Friday, March 12, 2010

Multiculturalism Does Not Mean Irish AND Italian

[h/t to redacted]

Brief history lesson: the Pledge of Allegiance was written in 1892 by a minister named Francis Bellamy. The original Pledge was:

I pledge allegiance to my Flag and to the Republic for which it stands, one
nation indivisible, with liberty and justice for all.

Notice what's missing? That's right, "under god".

The "under god" wasn't added until 1954 at the height of the Red Scare. Those two words have far more to do with communism, McCarthyism and the Cold War than with religious belief. However, those two words do exclude an alarming number of US citizens, namely atheists/agnostics, Hindus, pagans, etc. I love my country. I want to do everything I can to make my country a better place for everyone. I educate myself, I vote, I sign petitions, I write to my congressman, and yet I cannot pledge my loyalty because the Pledge is clearly not for me.

Clearly, the managing editor of the Manteca Bulletin never even stopped to consider that there are Americans who are not Christian, let alone pagan or atheist.

Obviously, those who inserted “under God” into the pledge where referencing
a Judeo-Christian God. But given how it hasn’t been used to hammer any one into
submission to a particular religion is proof positive that it is a pledge and
not religious indoctrination.

The fact that even religious groups that are “God-based”, if you will,
disagree greatly on a lot of aspects of Christianity lends additional credence
to the argument it is not religious indoctrination.

Um, dude, there are a quite a few Americans not involved in internecine christian doctrinal battles- because they are not christian. In fact, approximately 0.4% of Americans are Hindu and believe in many gods, not one. Almost 1.6% are atheist and don't believe in anything at all. We are clearly not "under god", are we still Americans?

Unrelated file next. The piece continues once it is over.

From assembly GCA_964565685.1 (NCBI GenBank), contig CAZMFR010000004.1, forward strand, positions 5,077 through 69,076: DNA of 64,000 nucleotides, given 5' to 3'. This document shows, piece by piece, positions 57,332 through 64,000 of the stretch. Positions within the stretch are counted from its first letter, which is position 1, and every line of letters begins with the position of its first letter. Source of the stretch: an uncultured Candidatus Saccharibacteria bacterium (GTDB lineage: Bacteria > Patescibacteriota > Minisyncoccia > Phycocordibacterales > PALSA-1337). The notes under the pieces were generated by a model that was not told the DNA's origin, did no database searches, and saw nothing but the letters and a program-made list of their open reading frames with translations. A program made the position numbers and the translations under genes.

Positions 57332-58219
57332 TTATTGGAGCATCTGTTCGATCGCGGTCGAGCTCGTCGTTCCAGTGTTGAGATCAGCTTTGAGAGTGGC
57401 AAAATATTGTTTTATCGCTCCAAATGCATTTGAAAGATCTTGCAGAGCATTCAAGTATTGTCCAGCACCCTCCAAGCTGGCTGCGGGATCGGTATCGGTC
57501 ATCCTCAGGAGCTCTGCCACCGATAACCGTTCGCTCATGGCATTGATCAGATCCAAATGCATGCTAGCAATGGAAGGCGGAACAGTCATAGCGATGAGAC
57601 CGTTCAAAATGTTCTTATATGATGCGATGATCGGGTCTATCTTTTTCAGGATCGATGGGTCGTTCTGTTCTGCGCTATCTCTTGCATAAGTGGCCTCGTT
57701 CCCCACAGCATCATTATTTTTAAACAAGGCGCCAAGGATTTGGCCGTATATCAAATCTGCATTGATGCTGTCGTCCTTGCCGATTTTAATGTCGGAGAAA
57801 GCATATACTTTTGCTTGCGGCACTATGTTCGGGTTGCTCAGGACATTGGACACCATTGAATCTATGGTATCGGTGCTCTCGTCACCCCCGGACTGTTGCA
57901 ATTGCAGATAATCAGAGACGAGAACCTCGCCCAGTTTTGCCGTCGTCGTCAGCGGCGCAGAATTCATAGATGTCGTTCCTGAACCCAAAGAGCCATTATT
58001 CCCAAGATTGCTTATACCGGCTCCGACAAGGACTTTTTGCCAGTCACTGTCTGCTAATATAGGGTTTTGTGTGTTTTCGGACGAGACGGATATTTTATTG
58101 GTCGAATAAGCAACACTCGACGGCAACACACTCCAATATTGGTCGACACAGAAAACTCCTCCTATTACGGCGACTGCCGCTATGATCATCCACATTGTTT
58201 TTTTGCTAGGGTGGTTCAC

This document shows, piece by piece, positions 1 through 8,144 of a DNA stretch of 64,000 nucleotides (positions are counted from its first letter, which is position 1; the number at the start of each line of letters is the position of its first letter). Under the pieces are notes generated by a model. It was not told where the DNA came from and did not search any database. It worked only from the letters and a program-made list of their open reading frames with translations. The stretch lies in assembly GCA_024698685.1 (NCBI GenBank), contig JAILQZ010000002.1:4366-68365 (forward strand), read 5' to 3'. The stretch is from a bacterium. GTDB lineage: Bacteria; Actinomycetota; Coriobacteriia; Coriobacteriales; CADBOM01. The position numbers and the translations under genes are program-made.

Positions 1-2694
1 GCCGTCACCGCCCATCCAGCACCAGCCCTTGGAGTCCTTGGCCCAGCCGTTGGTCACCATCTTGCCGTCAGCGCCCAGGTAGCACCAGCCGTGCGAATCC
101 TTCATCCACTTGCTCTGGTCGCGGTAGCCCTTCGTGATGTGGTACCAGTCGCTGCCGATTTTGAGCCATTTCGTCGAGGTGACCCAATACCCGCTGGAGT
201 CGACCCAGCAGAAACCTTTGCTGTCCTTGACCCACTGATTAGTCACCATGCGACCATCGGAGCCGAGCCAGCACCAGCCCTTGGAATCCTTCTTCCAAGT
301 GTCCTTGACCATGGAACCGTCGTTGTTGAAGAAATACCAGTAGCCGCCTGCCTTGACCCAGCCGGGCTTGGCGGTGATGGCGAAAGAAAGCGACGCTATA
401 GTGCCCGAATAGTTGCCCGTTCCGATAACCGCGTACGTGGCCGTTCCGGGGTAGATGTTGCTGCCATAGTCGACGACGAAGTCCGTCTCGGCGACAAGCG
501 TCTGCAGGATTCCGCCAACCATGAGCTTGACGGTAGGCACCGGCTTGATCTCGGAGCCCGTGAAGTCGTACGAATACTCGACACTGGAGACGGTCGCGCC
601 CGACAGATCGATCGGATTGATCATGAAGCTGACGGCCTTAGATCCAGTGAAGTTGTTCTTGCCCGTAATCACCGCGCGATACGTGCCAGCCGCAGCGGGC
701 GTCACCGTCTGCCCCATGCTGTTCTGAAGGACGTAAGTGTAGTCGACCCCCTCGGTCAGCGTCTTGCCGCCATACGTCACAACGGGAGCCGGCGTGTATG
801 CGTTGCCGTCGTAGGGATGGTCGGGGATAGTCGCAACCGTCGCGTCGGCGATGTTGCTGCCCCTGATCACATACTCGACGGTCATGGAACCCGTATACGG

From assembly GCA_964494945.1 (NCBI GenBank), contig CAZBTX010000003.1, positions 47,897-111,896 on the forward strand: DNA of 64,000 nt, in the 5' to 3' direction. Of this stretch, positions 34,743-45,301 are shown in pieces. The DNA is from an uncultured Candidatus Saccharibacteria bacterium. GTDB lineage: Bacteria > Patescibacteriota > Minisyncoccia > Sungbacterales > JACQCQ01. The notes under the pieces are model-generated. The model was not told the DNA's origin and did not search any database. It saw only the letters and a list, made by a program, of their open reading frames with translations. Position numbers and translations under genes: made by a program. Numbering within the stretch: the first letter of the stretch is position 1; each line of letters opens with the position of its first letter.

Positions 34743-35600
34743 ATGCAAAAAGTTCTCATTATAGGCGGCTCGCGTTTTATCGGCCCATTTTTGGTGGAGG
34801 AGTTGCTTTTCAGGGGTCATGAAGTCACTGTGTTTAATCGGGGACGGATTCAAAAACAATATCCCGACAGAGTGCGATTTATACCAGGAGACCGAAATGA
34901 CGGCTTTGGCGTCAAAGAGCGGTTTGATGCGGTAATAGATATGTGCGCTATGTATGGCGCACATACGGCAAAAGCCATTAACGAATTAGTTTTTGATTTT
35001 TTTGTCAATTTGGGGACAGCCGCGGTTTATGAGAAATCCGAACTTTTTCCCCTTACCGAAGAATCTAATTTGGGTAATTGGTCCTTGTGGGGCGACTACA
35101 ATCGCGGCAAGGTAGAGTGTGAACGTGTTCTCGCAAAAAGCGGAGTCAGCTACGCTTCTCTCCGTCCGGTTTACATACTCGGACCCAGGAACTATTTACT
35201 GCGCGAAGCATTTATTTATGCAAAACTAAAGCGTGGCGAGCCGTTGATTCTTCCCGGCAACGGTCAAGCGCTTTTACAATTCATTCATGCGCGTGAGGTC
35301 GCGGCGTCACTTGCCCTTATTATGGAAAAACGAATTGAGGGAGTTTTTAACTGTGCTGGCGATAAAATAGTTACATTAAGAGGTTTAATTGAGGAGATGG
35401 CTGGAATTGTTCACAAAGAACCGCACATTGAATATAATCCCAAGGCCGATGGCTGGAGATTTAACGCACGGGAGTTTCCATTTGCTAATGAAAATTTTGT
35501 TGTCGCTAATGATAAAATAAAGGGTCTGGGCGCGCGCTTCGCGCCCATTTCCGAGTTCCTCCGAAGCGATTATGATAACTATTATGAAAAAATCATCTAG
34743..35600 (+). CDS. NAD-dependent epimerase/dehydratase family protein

I say we return the Pledge to its original wording, as Minister Bellamy wrote it. We don't have to acknowledge a god we don't believe in, and leave millions of Americans out in the cold, to express allegiance to our country.


  1. Almost 1.6% are atheist and don't believe in anything at all. We are clearly not "under god", are we still Americans?

    Probably not, according to George I.

  2. While I'm probably as patriotic as the next expat American, I don't like the idea of the Pledge even without the God: what's the point of forcing schoolkids to recite an oath to a flag? When they're old enough to understand what they're promising, they will either not need it or they will repudiate it.

  3. I'm of two minds on this subject. First and foremost, "under God" doesn't need to be there, and it should be taken out. However, I agree with the court in that the phrase is not an endorsement of religion.

    So the legal issue was settled correctly, IMHO. This does not mean that the overall issue is settled, however.

  4. True, the old wording of the pledge doesn't acknowledge God, but it also fails to specifically state which flag and which nation. Also I don't think that those who choose not to believe in God are left out in the cold. Even the illegal aliens get a handout here. Pledge or no pledge.


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